Sidney Webb


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(1859–1947) and


Fabian socialists, social reformers, and historians. Married in 1882, the Webbs formed a partnership of unparalleled significance for the development of left‐wing social policies in Britain. Sidney served on the London County Council from 1892 to 1910, became a Labour MP for Seaham in 1922, becoming president of the Board of Trade in 1924, and as Baron Passfield in 1929 serving briefly as secretary of state for the dominions and colonies.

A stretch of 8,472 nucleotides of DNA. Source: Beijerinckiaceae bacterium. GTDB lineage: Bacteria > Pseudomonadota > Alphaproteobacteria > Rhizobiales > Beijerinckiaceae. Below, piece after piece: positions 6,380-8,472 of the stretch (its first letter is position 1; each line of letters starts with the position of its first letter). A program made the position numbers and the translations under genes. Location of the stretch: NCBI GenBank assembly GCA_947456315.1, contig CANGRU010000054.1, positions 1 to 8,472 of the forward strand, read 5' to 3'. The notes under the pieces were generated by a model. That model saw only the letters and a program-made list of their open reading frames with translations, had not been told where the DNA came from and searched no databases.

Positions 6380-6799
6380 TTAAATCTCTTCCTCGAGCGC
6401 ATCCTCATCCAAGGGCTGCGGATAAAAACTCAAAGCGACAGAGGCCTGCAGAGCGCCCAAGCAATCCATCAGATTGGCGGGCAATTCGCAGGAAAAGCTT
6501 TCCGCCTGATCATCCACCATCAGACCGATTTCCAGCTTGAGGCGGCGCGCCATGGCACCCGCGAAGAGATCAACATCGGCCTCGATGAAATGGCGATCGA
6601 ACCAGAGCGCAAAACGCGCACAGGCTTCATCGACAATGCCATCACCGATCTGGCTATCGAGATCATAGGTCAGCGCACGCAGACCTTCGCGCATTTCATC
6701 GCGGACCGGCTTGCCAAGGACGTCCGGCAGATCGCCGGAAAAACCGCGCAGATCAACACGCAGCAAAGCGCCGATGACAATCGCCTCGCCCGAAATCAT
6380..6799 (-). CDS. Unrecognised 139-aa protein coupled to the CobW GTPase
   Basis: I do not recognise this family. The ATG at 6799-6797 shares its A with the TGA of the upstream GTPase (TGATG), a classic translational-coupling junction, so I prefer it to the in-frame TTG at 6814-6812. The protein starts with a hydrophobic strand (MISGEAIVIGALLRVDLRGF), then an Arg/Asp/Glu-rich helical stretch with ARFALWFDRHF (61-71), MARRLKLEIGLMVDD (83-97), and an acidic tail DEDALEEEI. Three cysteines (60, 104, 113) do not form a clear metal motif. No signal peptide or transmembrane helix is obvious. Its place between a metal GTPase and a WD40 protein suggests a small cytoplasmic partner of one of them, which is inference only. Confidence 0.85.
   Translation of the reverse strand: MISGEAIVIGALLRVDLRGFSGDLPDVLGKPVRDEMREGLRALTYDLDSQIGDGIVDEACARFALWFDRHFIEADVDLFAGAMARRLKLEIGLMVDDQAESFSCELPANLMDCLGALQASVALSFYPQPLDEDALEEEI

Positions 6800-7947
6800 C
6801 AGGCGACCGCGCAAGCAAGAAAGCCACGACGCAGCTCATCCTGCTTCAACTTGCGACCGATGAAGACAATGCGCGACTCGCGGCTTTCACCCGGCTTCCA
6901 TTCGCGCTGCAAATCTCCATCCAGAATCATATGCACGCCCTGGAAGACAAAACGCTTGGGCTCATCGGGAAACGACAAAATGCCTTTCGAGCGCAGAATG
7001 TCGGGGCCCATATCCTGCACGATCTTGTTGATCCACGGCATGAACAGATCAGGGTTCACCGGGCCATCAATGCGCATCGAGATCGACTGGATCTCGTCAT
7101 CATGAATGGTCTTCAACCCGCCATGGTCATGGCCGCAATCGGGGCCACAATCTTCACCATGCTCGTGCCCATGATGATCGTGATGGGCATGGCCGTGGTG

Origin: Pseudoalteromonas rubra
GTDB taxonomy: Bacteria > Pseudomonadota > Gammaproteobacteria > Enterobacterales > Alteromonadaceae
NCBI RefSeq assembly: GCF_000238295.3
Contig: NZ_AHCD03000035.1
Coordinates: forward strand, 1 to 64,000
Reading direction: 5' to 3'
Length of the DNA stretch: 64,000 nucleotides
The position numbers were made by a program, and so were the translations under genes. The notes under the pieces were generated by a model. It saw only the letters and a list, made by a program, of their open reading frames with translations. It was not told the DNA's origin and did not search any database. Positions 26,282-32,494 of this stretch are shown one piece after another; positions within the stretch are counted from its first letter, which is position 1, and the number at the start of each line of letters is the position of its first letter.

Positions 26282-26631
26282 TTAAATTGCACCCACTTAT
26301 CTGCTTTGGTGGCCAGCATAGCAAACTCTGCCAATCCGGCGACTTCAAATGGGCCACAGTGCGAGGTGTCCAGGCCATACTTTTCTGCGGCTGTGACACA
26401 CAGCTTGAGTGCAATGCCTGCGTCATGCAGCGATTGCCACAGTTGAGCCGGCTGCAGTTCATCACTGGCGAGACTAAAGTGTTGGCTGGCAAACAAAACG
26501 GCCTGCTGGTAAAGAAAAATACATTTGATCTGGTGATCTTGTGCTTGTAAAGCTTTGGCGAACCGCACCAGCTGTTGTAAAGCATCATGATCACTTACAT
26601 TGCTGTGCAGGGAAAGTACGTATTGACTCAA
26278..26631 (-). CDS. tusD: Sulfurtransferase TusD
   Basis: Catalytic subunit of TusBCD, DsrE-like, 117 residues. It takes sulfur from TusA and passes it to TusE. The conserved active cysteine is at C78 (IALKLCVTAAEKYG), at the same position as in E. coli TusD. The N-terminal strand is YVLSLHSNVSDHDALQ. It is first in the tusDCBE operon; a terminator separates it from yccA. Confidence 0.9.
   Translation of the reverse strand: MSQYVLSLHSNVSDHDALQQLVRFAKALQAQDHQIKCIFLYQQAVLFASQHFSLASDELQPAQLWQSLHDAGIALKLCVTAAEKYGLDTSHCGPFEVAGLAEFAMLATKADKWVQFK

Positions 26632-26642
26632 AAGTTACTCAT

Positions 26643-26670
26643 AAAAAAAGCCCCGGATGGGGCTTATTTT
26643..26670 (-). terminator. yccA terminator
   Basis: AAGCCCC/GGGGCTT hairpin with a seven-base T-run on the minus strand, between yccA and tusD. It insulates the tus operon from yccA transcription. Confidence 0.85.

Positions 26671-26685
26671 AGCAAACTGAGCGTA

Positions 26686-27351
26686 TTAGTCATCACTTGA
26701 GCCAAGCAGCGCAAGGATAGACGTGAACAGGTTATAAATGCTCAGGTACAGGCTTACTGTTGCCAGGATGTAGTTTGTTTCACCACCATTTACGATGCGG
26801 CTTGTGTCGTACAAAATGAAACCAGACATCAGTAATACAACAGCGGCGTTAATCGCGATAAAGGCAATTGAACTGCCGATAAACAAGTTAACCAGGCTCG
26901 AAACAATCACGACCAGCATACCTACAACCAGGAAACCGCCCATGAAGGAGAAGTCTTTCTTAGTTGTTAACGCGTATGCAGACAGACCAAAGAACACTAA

The Webbs' approach to social reform was gradualist. In the 1930s, however, they became disillusioned with the progress of socialism in Britain and turned their attention to the USSR, which they found so impressive that in their last substantial book, Soviet Communism: A New Civilisation? (1935), they abandoned their piecemeal approach to political and social change.

Subjects: History.

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